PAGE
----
Saturday, August 02, 2008


“Welcome home. Welcome to Schwarzenau!”

The words were spoken by Bodo Huster, mayor of Schwarzenau village and a council member for the larger region, welcoming more than 600 guests to the place where the Brethren movement was founded 300 years ago.

Huster made the remarks at the unveiling of a plaque commemorating the friendship between the Brethren and the community of Schwarzenau. “We are proud of the fact that this small community is the parent of your large community,” he said. “This plaque is a wonderful sign of friendship. It’s very durable, but I think the friendship of the Brethren and Schwarzenau will be of longer term.”

The unveiling of the plaque was a highlight of the first day of the international celebration of the 300th Anniversary of the Brethren movement and the 2008 Brethren World Assembly. The first group of eight Brethren were baptized in the Eder River in Schwarzenau, in 1708.

Aug. 2 was the first day of a two-day celebration planned and sponsored by the board of the Brethren Encyclopedia, Inc., along with the Heritage Club of Schwarzenau and a Schwarzenau Committee. Dale Stoffer of the Brethren Church is serving as chair for the coordinating groups from the board of the Brethren Encyclopedia, with Dale Ulrich as main coordinator for the logistics of events in Schwarzenau. Also on the board are Robert Lehigh, Terry White, Michael Miller, Fred Benedict, and Ronald Lutz.

Those visiting Schwarzenau today represented most of the Brethren denominations descended from the first eight who were baptized. Numerous tour buses--as many as 14, according to the organizers--arrived loaded with tour groups mostly from the United States. A group of five leaders representing Ekklesiyar Yan’uwa a Nigeria (the Church of the Brethren in Nigeria) are attending. Also participating are residents of Schwarzenau and a number of people from other parts of Germany.

Events began with opportunities to look around the village and visit the places of special interest for Brethren, including the Alexander Mack Museum featuring displays and historic items related to the first eight Brethren as well as their faith descendants. The small three-room museum is in the Huttental (valley of the huts) area on a hillside above Schwarzenau. The Huttental is the area where the first Brethren lived, when they were welcomed as refugees in the early 1700s by Count Henrich Albrecht, the ruler of the area.

The huts were over time built up into houses, and one of those houses now serves as the Alexander Mack Museum. The museum was opened in 1992, with support from the late Donald Durnbaugh. It is managed by the Heimatverein Schwarzenau, a local community club, and continues to receive financial support from Brethren, according to the Encyclopedia Board.

Outside the museum during the day today, “A. Mack” played by Larry Glick, a Church of the Brethren member from Virginia, introduced tour groups to the life of Alexander Mack Sr. and the story of the first Brethren baptisms.

Visitors could also see the former Alexander Mack Schule (school), which was built by the Church of the Brethren in support of the community of Schwarzenau and as a memorial to Alexander Mack Sr. It opened in 1956, but because of a school consolidation the building is no longer in use.

A small open-air Historical Craftsman Market on the grounds of Schwarzenau’s Manor House gave displays about how the area’s unique slate roof and wall tiles are made, offered demonstrations of woodworking and how to make yarn from wool. A bake sale offered home-made goodies and cold drinks.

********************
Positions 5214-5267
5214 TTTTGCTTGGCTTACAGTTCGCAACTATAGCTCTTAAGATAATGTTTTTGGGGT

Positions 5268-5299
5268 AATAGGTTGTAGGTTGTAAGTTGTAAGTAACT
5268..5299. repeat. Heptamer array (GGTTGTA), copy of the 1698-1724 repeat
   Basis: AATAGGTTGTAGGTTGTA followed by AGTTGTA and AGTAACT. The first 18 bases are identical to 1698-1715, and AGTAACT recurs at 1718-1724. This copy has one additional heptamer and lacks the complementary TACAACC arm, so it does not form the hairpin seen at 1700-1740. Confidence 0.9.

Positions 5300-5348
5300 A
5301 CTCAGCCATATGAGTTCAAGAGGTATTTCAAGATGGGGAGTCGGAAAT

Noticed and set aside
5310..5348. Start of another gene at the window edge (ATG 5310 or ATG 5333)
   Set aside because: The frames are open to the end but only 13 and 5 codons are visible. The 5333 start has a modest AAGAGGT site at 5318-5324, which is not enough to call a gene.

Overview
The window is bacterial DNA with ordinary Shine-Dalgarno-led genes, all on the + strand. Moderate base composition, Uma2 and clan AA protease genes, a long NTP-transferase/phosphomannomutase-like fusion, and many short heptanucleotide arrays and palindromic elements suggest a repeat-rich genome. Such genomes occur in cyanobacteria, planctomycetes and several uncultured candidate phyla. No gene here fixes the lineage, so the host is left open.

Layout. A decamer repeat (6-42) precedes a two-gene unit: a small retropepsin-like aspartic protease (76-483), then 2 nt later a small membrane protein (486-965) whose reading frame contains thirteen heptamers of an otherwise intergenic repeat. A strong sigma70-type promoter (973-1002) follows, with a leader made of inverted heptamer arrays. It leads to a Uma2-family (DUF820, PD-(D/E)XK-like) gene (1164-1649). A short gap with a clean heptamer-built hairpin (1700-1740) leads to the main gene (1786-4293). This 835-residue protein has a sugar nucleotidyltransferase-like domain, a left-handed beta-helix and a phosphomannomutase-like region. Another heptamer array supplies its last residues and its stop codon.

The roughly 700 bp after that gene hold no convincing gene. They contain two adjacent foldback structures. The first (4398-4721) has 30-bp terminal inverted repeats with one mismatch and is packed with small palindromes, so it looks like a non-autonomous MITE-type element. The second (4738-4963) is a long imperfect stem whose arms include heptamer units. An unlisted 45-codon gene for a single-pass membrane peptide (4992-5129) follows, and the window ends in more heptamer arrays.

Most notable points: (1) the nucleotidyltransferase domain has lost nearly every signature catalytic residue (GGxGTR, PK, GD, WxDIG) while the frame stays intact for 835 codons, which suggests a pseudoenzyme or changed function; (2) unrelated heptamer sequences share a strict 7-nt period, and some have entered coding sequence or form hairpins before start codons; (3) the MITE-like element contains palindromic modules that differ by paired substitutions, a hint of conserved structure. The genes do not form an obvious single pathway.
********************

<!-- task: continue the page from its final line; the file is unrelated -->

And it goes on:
Pictorial lectures on the early Brethren were given by Nevin Dulabaum, who has been recently named as the incoming president of Brethren Benefit Trust. A hymn sing titled “Singing for Understanding Between the Nations” led by Karl-Heinz Wenzel took place at the Manor House. Meals were served under a large tent behind the Riding Hall.

The plaque unveiling took place in the late afternoon. It commemorates the hospitality and tolerance that Schwarzenau and its leaders have shown to the Brethren over the centuries, from the time when the first Brethren found shelter there after suffering persecution elsewhere in Germany, to the present day when the faith descendants of those first Brethren continue to be welcomed.

The ceremony began with the singing of “Blessed Be the Tie that Binds.” In comments translated in German and English, members of the Brethren Encyclopedia Board and the two local planning committees spoke of the friendship between the people of Schwarzenau and the Brethren.

The plaque is set in a wall below the Manor House, along the banks of the Eder.

The day closed with an evening concert in the Riding Hall, temporarily converted from a horse-riding arena to a meeting hall for the weekend’s festivities. Four choirs performed: the McPherson (Kan.) College Choir, the Frauenchor (women’s choir) Schwarzenau, the Gemischte Chor (mixed men’s and women’s voices) Schwarzenau, and Cantamus, an ensemble from the nearby town of Bad Berleberg.

The McPherson choir’s first song expressed a sentiment many Brethren in the audience might have named as their own: “Therefore shall ye drink with joy from the wells of salvation.”

The appreciative audience gave the choir a standing ovation, and then stood again to applaud when all four choirs joined together for the final song of the night.

The events in Schwarzenau will continue on Sunday, Aug. 3, with morning worship, an afternoon program, and a concluding gathering at the river.


Newsline is produced by Cheryl Brumbaugh-Cayford, director of news services for the Church of the Brethren General Board, or 800-323-8039 ext. 260.

Source: Newsline Special From Schwarzenau, Germany

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